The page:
Early Literacy Parent Information

Five Essential Components of Reading

  1. Phonemic Awareness: Knowledge and manipulation of sounds in spoken words.  Done with the ears.  Kindergarten example: rhyming words like see, be, me, tree, flea.  Second grade example: say the word stop without the /s/ sound and you have top.
  2. Phonics: Relationship between written/spoken letters and sounds. Phonics are done with both the ears and eyes together.  Kindergarten example: c a t = /c/ /a/ /t/ = “cat”.  Second grade example: give me 4 ways you can write the vowel sound /ee/= ee (tree), ea (eat), e-silent e (Steve), ie (Maggie).
  3. Reading Fluency: A Student’s ability to read with accuracy, rate, expression, and phrasing.
  4. Vocabulary/Word Study: Knowledge of words definitions and context. Patterns of words.  Students look for patterns in words and find similarities that create a “rule” in order to better use that pattern in spelling and writing.  Example: I know that the sound /ow/ can be written two ways- ow like cow or ou like out.  If I learn this “rule” and it’s exceptions, I can then read and spell words that follow that pattern.  Like the word, cloud.  Older student example: I know that the prefix “re” means to do again, so the word rearrange would mean to move something around.
  5. Reading Comprehension: Understanding the meaning of text. Literal (the facts) and Inferential (what I know from the facts).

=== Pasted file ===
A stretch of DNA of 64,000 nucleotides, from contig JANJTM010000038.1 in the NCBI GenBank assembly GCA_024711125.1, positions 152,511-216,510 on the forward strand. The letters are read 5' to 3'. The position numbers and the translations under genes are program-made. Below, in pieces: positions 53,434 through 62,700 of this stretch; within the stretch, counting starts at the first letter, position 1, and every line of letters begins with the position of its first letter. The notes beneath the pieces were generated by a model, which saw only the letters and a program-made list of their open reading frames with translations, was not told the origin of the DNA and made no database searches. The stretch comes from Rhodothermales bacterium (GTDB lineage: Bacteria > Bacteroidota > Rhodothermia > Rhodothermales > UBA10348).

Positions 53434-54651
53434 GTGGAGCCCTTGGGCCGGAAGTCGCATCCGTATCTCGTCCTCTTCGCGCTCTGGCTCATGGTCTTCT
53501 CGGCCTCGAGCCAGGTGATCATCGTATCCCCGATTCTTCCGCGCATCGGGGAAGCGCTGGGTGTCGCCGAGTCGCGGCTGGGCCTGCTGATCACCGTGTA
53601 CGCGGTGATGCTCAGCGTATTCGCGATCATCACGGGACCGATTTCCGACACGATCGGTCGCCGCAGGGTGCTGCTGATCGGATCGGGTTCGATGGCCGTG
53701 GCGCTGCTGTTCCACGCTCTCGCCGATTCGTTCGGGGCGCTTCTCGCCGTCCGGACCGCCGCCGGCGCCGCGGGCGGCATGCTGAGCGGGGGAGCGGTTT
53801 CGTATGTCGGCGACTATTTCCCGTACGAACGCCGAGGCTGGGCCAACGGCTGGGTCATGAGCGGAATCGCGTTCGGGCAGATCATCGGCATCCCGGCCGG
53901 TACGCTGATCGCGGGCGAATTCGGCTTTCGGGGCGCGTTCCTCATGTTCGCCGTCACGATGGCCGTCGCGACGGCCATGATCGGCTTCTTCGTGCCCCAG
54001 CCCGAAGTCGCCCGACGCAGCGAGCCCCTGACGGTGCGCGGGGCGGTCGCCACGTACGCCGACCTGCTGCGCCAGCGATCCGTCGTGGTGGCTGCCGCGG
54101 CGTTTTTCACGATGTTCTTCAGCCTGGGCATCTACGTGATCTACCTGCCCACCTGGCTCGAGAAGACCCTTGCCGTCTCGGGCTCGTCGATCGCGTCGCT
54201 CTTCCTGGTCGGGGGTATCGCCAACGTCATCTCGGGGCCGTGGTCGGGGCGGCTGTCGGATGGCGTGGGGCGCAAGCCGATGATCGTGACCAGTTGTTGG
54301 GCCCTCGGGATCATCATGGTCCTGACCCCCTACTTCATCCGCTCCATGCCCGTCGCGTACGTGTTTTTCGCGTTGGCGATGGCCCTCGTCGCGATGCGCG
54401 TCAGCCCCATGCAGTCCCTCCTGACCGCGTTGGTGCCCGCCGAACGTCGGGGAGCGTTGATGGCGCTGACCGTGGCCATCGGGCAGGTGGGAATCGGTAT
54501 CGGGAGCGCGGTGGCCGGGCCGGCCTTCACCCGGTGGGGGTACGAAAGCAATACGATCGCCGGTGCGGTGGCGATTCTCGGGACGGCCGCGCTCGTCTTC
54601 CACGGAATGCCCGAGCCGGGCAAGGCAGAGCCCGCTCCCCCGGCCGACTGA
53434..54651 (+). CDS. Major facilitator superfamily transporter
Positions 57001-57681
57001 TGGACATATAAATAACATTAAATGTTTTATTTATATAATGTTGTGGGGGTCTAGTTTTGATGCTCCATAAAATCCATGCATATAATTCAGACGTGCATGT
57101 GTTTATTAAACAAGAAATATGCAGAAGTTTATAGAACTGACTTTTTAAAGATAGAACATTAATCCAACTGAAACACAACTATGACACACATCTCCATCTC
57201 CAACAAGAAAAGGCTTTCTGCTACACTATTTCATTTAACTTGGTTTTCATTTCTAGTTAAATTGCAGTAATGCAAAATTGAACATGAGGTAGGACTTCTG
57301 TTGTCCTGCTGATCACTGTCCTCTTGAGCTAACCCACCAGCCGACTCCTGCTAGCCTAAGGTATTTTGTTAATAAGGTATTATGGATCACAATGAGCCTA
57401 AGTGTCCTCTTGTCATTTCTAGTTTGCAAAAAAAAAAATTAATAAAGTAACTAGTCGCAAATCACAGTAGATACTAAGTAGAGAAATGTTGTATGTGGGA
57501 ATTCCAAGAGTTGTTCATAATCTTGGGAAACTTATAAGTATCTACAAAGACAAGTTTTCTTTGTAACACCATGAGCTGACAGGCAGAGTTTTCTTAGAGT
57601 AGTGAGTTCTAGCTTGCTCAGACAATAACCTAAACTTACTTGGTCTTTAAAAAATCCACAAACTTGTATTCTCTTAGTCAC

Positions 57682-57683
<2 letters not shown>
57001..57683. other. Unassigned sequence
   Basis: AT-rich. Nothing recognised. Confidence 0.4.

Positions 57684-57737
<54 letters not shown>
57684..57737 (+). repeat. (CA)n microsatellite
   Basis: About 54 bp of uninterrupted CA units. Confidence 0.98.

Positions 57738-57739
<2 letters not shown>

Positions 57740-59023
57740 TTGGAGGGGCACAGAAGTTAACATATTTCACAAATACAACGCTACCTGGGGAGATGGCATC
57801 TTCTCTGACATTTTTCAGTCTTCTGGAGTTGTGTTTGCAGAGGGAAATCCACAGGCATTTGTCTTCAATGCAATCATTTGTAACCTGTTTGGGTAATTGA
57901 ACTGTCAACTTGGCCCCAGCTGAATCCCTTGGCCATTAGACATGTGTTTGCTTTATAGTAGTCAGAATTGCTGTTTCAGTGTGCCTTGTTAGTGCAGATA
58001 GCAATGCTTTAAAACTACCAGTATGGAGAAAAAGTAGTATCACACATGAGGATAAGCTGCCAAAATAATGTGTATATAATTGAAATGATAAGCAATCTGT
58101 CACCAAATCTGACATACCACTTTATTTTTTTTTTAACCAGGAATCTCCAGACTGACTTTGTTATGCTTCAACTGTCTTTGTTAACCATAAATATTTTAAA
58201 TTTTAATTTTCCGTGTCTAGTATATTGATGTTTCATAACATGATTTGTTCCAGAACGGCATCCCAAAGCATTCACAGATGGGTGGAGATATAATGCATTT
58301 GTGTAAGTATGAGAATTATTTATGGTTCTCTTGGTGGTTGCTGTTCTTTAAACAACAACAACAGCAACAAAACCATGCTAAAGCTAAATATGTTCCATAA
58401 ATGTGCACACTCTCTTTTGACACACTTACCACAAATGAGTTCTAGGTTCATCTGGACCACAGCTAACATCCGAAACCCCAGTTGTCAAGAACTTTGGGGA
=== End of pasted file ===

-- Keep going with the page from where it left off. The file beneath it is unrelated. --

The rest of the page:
What Can Parents Do to help each area?

  1. Phonemic Awareness: Rhyming games in the car.  Change the first sound in “pig” to /d/.  Change the first sound in “chop” to /sh/.
  2. Phonics: Manipulating sounds with letters.  D i m says “dim” add a silent e, “dime”.  Talk about vowel sounds, beginning sounds, and ending sounds in isolation.
  3. Fluency: Repeated reading with finger tracking under each word (see, say and track). Reading for pleasure to increase vocabulary development and fluency as well as reinforcement.
  4. Vocabulary / Word Study:  Talk about words and how they are connected, as well as patterns in words (little, middle, fiddle).
  5. Reading Comprehension:    “Think aloud”: Tell your child “how” you are figuring out what the story means.  Story: bark, outside, leaves (tree)/(dog).

Essential Components of Writing/Cross Curricular Connections

  1. Prewriting: Getting ready to write.
  2. Drafting: Making choices what to write.
  3. Revising: Mechanics/Where and how to communicate.
  4. Editing: Satisfied with content and organization, free of errors.
  5. Publishing: Complete the product.

Essential Components of Writing: Parent

  1. Encourage child to think about what they could write about. (Pictures/Words) 
  2. Start writing and encourage choices.
  3. Edit only when necessary.
  4. Publish at home. in a variety of ways so that it increases the quality of work.  


150,000 titles Fiction/Nonfiction

Will need a library card and Internet access.

Sort by: interest, author, series, award winners, age, grade or reading levels.

Angie Weisbrod

Literacy Curriculum Specialist


Art at Rutherford

This year every class will have two formal art lessons in the art room each month throughout the school year. One will be taught by a licensed art teacher resident- Lea Brynestad. Each month students will study a new art element. Watch for our student's creativity to come to life as their work is hung throughout the school.

Read With Me

Read With Me is a small group instructional support program offered to students in Stillwater Schools. Read With Me is available to students in grades 1-6 who demonstrate the need for additional reading instruction.